NFL Philadelphia Eagles

Philadelphia Eagles: 5 Positions to Upgrade This Offseason

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Five Positions Eagles Must Upgrade

Five Positions Eagles Must Upgrade1
Ron Chenoy-USA TODAY

As the Philadelphia Eagles watch the later rounds of the NFL playoffs, they know they could compete with any of the teams currently playing, but even the most confident players must know that, thus far, the best teams have advanced. However, unlike the NFL franchises that will be looking to establish an identity in 2014, the Eagles are fortunate to have already settled on a philosophical approach that was proven successful last season. Stylistically, they know who they are, and who they want to be, on both offense and defense.

The Eagles' goal heading into next season will be incremental improvement from their established leaders and play makers as well as replacing a handful of weak position players with athletes that will have more of an impact. Incremental improvement starts by further developing franchise building blocks such as Nick Foles, Lane Johnson, Brandon Boykin, and Fletcher Cox. At the same time, the Eagles will leverage the draft and free agency to replace underperforming players.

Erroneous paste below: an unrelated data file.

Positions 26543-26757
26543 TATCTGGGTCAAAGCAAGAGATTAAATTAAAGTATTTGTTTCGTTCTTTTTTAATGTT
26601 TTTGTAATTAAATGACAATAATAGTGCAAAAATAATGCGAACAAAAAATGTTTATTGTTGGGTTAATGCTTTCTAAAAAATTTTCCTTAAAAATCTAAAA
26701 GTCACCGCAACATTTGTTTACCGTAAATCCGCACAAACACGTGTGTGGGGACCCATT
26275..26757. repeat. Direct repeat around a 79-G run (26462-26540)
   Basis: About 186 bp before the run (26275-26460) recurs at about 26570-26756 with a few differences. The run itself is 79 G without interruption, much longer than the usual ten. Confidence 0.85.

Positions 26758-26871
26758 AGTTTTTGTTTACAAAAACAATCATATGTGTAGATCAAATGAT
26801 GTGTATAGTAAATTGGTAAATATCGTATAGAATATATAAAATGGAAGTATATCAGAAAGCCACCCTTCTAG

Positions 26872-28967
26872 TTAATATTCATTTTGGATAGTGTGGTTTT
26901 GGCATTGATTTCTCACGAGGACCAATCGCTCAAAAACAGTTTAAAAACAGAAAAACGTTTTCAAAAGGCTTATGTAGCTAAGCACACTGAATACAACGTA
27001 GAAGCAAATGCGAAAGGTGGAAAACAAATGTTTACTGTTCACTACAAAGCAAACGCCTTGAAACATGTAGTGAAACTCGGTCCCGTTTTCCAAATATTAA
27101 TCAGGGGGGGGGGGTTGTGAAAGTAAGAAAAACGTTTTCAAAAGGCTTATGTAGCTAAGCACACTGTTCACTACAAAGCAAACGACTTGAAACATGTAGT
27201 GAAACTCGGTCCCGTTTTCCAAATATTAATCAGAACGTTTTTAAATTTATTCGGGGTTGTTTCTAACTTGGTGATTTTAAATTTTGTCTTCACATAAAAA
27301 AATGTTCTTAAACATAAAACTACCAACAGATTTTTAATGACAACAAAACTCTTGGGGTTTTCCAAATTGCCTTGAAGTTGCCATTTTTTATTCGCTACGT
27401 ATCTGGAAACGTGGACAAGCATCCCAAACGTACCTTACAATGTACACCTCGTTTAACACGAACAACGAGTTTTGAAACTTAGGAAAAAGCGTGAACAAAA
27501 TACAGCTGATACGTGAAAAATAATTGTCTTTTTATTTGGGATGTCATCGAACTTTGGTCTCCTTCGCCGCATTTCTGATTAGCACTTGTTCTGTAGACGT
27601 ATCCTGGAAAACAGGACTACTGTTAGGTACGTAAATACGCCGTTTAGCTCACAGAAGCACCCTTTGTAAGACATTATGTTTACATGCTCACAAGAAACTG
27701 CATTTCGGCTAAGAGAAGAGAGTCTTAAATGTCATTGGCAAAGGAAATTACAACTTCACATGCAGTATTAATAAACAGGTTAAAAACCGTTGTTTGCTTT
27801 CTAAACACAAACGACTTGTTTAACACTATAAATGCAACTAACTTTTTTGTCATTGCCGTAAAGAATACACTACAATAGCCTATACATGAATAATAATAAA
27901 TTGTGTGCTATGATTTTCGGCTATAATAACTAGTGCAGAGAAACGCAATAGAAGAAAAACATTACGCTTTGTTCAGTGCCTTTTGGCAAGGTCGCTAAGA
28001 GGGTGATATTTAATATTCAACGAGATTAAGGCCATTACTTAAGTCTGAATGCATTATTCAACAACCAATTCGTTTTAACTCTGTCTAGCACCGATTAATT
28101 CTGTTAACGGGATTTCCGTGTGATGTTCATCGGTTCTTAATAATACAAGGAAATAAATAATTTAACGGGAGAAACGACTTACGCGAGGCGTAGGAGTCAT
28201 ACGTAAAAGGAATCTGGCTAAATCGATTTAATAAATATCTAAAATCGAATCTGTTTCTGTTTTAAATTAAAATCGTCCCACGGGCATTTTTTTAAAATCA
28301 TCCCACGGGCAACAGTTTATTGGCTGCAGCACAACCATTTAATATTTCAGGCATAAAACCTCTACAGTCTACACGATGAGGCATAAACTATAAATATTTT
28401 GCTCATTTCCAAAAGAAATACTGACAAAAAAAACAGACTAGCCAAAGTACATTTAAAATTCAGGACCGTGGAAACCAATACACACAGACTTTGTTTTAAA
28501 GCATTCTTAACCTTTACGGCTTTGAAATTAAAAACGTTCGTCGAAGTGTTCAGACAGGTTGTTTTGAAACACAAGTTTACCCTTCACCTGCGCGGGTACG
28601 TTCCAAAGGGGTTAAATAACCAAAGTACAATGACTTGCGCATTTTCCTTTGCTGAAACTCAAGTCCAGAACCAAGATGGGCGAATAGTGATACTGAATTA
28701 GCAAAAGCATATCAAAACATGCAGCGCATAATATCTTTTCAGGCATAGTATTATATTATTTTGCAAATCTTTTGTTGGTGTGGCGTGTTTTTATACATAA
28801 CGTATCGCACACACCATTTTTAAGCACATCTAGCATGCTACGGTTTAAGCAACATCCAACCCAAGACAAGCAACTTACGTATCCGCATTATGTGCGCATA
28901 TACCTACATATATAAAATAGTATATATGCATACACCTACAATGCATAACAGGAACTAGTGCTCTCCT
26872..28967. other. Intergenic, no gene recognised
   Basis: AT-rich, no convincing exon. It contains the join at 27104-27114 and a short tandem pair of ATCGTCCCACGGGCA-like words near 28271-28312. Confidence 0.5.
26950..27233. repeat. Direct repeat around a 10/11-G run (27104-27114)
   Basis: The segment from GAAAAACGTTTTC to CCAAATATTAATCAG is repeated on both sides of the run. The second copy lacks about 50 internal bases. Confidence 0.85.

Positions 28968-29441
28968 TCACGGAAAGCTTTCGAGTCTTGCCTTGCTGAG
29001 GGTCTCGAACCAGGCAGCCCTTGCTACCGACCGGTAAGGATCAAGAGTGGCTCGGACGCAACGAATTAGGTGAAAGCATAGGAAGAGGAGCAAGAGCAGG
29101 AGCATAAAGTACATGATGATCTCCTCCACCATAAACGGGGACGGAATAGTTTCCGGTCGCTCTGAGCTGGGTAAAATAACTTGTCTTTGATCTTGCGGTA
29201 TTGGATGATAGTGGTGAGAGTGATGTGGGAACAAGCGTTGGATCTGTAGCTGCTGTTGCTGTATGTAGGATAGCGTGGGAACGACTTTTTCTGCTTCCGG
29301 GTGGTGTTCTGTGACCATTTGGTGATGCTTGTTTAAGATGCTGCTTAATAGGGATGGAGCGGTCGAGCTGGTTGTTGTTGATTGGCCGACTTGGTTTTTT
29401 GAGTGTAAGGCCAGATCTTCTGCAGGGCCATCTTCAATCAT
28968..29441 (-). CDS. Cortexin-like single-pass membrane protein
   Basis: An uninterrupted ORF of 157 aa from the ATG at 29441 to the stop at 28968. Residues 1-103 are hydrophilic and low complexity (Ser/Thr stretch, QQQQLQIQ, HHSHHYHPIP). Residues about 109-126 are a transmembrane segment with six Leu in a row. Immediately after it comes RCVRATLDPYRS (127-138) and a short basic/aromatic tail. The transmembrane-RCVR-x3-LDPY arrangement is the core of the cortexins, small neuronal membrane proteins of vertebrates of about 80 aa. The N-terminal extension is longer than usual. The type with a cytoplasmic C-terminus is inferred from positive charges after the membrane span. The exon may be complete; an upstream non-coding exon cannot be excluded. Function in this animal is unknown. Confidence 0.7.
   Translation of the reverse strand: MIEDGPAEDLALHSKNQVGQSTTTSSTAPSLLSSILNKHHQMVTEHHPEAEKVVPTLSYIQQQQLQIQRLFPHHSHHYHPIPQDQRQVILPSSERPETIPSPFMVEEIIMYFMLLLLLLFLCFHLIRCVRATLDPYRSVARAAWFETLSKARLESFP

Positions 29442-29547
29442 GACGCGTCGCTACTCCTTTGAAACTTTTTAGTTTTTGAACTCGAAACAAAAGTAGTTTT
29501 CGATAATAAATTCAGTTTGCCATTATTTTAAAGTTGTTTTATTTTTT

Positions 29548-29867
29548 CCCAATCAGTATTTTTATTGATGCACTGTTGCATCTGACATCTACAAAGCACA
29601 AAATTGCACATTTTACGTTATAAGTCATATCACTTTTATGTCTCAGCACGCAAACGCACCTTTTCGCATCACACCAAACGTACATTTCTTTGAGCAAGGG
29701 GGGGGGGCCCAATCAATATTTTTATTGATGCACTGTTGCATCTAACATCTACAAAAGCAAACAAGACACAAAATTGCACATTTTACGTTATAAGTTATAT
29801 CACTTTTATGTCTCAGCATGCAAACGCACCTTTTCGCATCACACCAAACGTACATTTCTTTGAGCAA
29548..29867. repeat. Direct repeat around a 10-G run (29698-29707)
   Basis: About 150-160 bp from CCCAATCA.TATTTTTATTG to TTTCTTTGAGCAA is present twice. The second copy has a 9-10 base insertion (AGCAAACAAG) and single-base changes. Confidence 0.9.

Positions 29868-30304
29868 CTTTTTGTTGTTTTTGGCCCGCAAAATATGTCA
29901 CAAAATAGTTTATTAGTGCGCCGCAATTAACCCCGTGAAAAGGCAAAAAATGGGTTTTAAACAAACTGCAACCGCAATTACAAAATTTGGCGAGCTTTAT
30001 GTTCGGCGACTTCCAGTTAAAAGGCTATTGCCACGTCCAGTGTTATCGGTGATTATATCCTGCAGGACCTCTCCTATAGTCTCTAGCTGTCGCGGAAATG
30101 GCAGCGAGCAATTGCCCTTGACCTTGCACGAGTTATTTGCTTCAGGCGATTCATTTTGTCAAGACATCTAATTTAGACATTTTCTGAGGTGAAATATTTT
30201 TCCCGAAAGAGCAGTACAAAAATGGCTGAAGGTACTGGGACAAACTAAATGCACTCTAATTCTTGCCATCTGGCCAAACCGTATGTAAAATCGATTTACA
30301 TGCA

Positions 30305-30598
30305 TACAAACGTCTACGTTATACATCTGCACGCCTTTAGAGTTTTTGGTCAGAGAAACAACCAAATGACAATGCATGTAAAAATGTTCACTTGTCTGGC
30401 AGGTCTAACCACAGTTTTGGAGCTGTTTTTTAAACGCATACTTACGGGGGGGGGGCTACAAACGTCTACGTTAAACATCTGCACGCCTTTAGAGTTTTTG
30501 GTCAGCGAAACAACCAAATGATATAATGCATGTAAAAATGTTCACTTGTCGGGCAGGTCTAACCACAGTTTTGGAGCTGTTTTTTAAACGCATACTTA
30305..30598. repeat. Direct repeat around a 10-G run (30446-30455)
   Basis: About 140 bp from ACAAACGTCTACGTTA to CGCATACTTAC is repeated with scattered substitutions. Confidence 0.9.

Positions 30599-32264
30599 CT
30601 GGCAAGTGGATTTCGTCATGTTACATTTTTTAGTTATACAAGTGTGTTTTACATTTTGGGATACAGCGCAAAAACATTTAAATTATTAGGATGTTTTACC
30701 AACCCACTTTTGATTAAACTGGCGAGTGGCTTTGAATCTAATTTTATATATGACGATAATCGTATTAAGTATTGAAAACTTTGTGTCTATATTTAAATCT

The team will likely spend carefully on free agents as the sting from their misguided 2011 spending spree has not yet faded from the memory of Philadelphia's front office personnel or fans. In a deep, talent-rich draft, it would be reasonable to assume that the Eagles are entertaining offers to trade down. Trading down would be in line with the franchise's long term vision for the roster and allow the team to stockpile assets in hopes of hitting a home run in the middle to late rounds as they recently did with Nick Foles and Brandon Boykin.

Given that the Eagles will likely implement a conservative approach to replacing their key weaknesses, here are five positions that GM Howie Roseman and his player personnel team will be hoping to upgrade.

Matt Kelley is a Philadelphia Eagles and Fantasy Football contributor for Follow him on Twitter @fantasy_mansion or add him to your Google network.

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5. Inside Linebacker - DeMeco Ryans

DeMeco Ryans
Howard Smith-USA TODAY